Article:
The United Nations (UN)-created IPCC may have been around for more than 30 years and the knowledge that climate change could be harmful for the planet may have been suspected for more than 50 years, but it seems the planets have only started aligning in this very decade to act on the reduction of the carbon footprint of human activities, on a formidable, etymologically meaning fearful, scale. The UN calls for a 45 to 55% reduction by 2030, and 2015 Paris Agreement signees have so far only pledged for an effort amounting to a mere 7.5%. The PwC Net Zero Economy Index should be 12.9% per year, and it was 2.5% last year. Should I continue with the bad news?
This gap, a true chasm, should nevertheless not surprise anyone who is or has been working in the energy industry.
Energy is by far the first contributor to man-made greenhouse gas (GHG) emissions, whether it is used for electricity production, transport or industry at large: the second industrial revolution, which started in the 19th century, took place because of the availability of fossil resources, coal, then petroleum, then natural gas, that powered the innovations we still live with and enjoy today, but filled the atmosphere with GHG at the same time, causing climate change. And the third industrial evolution, which started in the 1970s with the nascent digitalization of things, is not running on thin air but also does need energy, on a big scale.
Energy is also supported by a massive, planet-wide, network of infrastructures to extract, transport, transform and use, directly or indirectly, that which took many decades to build. We are talking here of heavy industries, in essence slow to evolve, not by lack of innovation, but due to the sheer size of what is to be modified. We need an energy transition, not an energy revolution, 2017 Bolshevik-style. Looking back, sure, the 9 million cars that roamed the US roads in 1920 (the internal combustion engine was invented in 1879) had caused the end of the horse-based urban transport (50,000 horses in Boston in 1870), but the final victory of the automobile took a bit longer, as not every state was as quick to embrace this progress than the wealthy conurbations of the East. In France, we have built a massive nuclear-based electricity production system between 1977 and 2002 with 58 reactors, 63 GW in total, but workers, competence and materials were available for this performance. Do we have both today, to be concentrated over the next eight years? Likely not.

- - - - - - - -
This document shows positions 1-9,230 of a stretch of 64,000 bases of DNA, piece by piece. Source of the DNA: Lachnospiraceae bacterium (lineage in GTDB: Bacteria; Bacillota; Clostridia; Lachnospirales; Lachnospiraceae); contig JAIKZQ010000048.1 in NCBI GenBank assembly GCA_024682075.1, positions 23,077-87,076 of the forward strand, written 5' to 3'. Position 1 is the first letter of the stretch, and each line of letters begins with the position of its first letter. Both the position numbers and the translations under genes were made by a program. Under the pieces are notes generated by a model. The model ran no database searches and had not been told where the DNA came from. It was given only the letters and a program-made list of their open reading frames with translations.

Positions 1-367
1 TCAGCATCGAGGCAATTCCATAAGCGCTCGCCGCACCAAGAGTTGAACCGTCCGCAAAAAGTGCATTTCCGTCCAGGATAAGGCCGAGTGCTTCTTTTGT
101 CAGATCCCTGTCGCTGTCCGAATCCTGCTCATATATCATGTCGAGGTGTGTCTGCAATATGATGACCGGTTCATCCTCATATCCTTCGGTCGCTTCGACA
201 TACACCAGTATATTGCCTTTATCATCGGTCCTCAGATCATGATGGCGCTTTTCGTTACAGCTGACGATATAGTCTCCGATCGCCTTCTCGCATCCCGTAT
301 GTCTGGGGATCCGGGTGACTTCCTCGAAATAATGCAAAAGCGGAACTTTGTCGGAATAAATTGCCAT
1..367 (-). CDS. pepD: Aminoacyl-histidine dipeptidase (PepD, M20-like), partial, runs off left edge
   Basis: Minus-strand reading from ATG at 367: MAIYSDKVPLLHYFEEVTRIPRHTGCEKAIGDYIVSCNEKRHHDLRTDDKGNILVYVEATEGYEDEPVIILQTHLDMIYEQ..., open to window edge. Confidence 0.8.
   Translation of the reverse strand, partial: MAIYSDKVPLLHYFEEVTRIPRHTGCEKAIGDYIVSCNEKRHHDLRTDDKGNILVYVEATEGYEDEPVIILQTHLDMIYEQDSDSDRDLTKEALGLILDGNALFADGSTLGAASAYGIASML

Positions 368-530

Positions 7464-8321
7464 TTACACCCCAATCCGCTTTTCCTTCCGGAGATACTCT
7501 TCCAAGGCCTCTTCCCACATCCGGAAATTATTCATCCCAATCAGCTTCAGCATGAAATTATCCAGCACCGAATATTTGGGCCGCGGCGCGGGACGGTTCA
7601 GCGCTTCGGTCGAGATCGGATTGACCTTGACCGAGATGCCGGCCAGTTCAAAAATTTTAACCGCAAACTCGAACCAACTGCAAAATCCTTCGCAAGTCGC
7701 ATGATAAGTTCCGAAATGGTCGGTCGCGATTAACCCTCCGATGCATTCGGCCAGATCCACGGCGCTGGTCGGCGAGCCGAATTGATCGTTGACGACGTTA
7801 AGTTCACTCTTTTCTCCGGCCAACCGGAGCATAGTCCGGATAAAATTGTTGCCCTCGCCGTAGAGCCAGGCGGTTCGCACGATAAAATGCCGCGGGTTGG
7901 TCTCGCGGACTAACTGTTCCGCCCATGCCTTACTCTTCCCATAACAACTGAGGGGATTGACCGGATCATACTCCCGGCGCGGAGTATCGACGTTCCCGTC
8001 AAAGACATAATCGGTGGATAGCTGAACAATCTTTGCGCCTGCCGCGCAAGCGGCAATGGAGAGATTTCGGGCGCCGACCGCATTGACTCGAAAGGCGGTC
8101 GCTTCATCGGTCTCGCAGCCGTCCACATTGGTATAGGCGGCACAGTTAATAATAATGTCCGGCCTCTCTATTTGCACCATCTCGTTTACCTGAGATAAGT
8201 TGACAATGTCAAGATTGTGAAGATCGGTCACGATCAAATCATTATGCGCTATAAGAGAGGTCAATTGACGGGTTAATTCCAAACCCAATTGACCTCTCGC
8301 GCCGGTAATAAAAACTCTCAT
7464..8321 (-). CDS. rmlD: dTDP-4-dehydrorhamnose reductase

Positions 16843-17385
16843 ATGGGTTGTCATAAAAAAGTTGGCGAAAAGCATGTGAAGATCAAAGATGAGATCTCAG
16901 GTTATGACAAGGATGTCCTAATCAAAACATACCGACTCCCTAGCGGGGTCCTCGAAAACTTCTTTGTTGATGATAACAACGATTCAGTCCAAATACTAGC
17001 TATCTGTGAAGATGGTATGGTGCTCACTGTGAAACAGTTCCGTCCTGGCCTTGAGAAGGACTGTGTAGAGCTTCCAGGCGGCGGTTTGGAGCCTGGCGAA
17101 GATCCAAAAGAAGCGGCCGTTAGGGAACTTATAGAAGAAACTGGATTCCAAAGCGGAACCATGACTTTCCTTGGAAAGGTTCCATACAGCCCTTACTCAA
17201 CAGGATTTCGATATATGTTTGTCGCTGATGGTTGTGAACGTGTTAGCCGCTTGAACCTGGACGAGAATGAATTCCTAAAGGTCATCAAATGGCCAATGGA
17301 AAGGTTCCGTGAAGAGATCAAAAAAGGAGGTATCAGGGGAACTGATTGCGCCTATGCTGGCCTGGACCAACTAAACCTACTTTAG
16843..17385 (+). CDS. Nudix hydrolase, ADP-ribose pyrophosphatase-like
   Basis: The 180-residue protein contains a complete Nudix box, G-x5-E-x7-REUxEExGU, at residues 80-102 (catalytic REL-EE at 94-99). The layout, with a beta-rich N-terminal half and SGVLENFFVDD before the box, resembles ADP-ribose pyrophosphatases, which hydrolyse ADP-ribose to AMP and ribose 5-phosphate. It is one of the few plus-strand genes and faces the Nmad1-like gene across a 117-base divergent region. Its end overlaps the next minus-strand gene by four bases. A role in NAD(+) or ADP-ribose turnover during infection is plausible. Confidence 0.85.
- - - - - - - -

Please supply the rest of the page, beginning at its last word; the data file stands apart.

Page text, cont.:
Where do you start to transform the fossil energy society to help revert, at least mitigate, climate change? This is where the dilemma of the title features: should you wait to re-organize the whole supply chain(s) around renewable sources or should you start changing end-use to operate on renewables only? Should you have wind-based electricity production in a part of the country, but limited high-voltage power lines to transport it where it is needed (Germany)? Should you sell electric cars (EV), but forget to tell the buyers ubiquitous recharging stations will only be available much later in the future (everywhere you can find an EV market)? Should you stop fossil resources projects, as the IEA suggests, crippling supply before demand reduces, causing dramatic price spikes, like this year (everywhere in 2021)? A sure recipe for social unrest and to drive people into poverty.
The techno-progressists and the doomsayers, list is not exhaustive, will call for trying all innovations, regardless of the maturity or the coordination level required in our sophisticated systems that support our way of life, as time is short to address the existential problem we are facing, no less than the end of the human race. The climate skeptics and the conservatives that wish to maintain their existing businesses and past investments as long as possible, list is not exhaustive either, will rail at the waste of public money to fund unnecessary, not validated, if not utopic, innovations, with no foreseeable profitable or feasible future.
Indeed, if we need growth, and sustainability, and inclusion, to avoid falling from democracy into tyranny, we are short of a well-coordinated and thought-through master-plan to properly address climate change. Maybe the liberal system we most live in does not allow this to happen, and we start late, too late. On top of that, we may then have to live with climate adaptation, mitigating climate change-induced dire consequences, as best as we can, and still preparing for a better future that will only materialize after a possibly lengthy period of suffering, especially in the most exposed areas of the world.
In the absence of a magic wand to drastically reduce GHG emissions, right away, we should be pragmatic, the opposite of dogmatic, which unfortunately seems the new approach in the public debate. And we need to honestly accept that we need all possible solutions now, even if what is available and mature today can be fraught with drawbacks and would not qualify for ideal in a Zero Net Carbon future. To name a few:
And, most importantly, explain and educate the public. The word is out in the mainstream media that the energy transition will not come cheap. It is high time we prepare citizens to accept this annoyance to maintain their standard of living in the Western world, to live better in less advanced countries, and we make plans to support the less affluent to deal with these end-of-the-month issues. The end of the world can wait.
Philippe Marchand is a Bioenergy Steering Committee Member of the European Technology and Innovation Platform (ETIP).